Saturday, February 1, 2014

Book Review: Do Hard Things

It is rare for me to check a book out from the library and, within the first few chapters, run out to buy the book.  That is exactly what happened with Alex and Brett Harris's Do Hard Things. I checked this book out in audio form from my local library and began listening while walking on the treadmill. The words of this twin team challenged my heart and soul so dramatically that I immediately wanted to place the book in the hands of my own teen.

Written by teens, for teens, Do Hard Things, is a manifesto against society's low expectations for the teen years. If I could put this book in the hands of every teen I know, I would do it. Indeed, I encourage every reader who is interested in rising above the status quo to embrace this book - read it and apply the principles outlined within its pages. I found encouragement and motivation for my own life. At a point when I was contemplating giving up on my writing goals, I began to listen and believe that God may indeed have a purpose behind my desire to write. It fueled the flames of my internal passion at a time when the embers were fading. I cannot thank the authors enough.

The style and structure of this book makes it easy to read. The authors begin by exposing the myth of adolescence, outlining how low our culture's expectations of teens have fallen. Next they list five kinds of hard things and offer encouragement for meeting those challenges. They provide examples from history and from current day teens who have come alongside the authors in this vision for stepping up to the plate, joining in their "rebelution" by following their blog, www.TheRebelution.com.

Using the telling illustration of how elephant trainers can hold an elephant down by simply placing a rope around their foot (after teaching the elephant at a young age that resisting against heavy chains is pointless), Alex and Brett warn that the tremendous potential of young people is being held back by a thin rope of cultural expectations to use these years as a time for partying and enjoying life, free from greater responsibilities or challenges to impact their world. They urge readers, young and old, to choose hard things and raise the bar. They encourage every reader to seek God's given purpose and follow a road that, while hard, will reap untold rewards.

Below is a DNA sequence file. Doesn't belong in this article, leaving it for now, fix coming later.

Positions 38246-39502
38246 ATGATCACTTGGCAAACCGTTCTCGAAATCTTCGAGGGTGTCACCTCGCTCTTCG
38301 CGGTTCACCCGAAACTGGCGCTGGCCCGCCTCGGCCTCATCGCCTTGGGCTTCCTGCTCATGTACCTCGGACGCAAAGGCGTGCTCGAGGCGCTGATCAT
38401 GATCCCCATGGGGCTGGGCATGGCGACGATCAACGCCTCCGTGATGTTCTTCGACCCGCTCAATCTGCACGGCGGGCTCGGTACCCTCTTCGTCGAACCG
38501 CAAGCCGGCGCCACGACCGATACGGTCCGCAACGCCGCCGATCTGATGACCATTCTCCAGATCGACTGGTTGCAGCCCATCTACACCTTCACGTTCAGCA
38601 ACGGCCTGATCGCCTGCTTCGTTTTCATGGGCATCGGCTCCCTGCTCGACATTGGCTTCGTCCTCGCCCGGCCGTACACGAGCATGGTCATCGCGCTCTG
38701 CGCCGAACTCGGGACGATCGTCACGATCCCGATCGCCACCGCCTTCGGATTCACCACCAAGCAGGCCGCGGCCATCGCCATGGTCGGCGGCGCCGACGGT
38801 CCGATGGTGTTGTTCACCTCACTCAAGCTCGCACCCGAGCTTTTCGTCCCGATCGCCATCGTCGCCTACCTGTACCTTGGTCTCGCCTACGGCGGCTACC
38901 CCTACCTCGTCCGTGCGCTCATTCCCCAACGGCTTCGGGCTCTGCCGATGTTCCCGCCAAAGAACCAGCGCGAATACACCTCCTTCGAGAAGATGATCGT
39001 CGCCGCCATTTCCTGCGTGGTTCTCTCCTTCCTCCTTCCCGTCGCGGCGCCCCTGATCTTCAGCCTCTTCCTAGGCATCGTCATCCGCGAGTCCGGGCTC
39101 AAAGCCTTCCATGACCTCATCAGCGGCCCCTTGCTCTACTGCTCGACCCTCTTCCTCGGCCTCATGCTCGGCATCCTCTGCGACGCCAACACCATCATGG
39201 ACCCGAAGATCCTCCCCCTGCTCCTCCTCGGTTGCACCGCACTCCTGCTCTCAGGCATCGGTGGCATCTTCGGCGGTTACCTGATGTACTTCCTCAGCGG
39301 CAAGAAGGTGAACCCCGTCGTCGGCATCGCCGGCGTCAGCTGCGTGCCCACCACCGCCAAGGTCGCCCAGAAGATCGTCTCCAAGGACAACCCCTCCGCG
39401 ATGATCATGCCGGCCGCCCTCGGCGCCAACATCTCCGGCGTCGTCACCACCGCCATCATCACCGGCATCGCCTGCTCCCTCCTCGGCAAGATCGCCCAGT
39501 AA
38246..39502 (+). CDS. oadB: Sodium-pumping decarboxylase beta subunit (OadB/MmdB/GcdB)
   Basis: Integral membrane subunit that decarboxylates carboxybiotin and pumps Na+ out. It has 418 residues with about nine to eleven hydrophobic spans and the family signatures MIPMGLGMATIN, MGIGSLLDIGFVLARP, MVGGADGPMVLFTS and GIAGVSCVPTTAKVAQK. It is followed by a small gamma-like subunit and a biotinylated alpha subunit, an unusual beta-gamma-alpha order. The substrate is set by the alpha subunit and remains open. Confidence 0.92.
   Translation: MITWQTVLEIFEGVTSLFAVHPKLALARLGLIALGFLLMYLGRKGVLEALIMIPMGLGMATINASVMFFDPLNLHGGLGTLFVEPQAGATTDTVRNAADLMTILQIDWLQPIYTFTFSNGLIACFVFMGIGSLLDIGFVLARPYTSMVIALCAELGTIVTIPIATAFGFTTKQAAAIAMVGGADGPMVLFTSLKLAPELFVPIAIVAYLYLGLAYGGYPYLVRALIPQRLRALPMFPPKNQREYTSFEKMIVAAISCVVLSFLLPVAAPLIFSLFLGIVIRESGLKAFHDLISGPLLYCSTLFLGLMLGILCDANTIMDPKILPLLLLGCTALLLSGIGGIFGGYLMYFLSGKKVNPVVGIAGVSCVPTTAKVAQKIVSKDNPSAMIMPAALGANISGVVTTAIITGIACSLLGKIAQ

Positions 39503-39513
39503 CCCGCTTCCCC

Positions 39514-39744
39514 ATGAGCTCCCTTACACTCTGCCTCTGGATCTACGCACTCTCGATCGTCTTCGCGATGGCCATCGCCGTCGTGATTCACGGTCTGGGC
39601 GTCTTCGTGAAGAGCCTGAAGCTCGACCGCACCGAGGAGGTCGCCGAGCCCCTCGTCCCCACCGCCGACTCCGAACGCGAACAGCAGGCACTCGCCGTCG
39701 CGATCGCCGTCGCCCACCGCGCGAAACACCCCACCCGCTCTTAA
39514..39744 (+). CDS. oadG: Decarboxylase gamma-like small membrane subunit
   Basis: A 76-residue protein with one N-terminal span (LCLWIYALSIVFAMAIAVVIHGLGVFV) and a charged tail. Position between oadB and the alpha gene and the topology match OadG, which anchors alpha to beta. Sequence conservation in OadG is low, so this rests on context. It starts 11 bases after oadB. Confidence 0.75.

As Chuck Norris writes in his introduction to the book, "Each of us is called to reach for greatness. There really is a hero in all of us. We've all been designed by God to be a blessing to many - a hero to some. But there's only one way to get there - it's described by the title of this book: Do Hard Things.... The authors sound a battle cry to raise the cultural bar on teenage potential and to challenge young people to reach for their God-given best."

I cannot recommend this book highly enough. As important as it is for teens to read this message, it is equally important for all Christians to consider what God desires from the years with which He has entrusted us. He calls us to do the hard things. He equips us to carry it out. Our world is in great need of individuals who are willing to hear the challenge and rise to the occasion.

2 comments:

Jennifer Atkinson said...

Ooooohhhh, good recommendation! This may get on my list of potential graduation gifts. Since my middle daughter is a senior, this year will be a higher-than-normal set of graduation gifts and I like to do books. Thanks for the review!

Wendy said...

I will probably have to bribe my own senior to read it. Perhaps if I offer him money, he'll give it a cursory read. It packs a powerful message and one every teen should hear. I picked it up at Half-Price books and it was in excellent shape.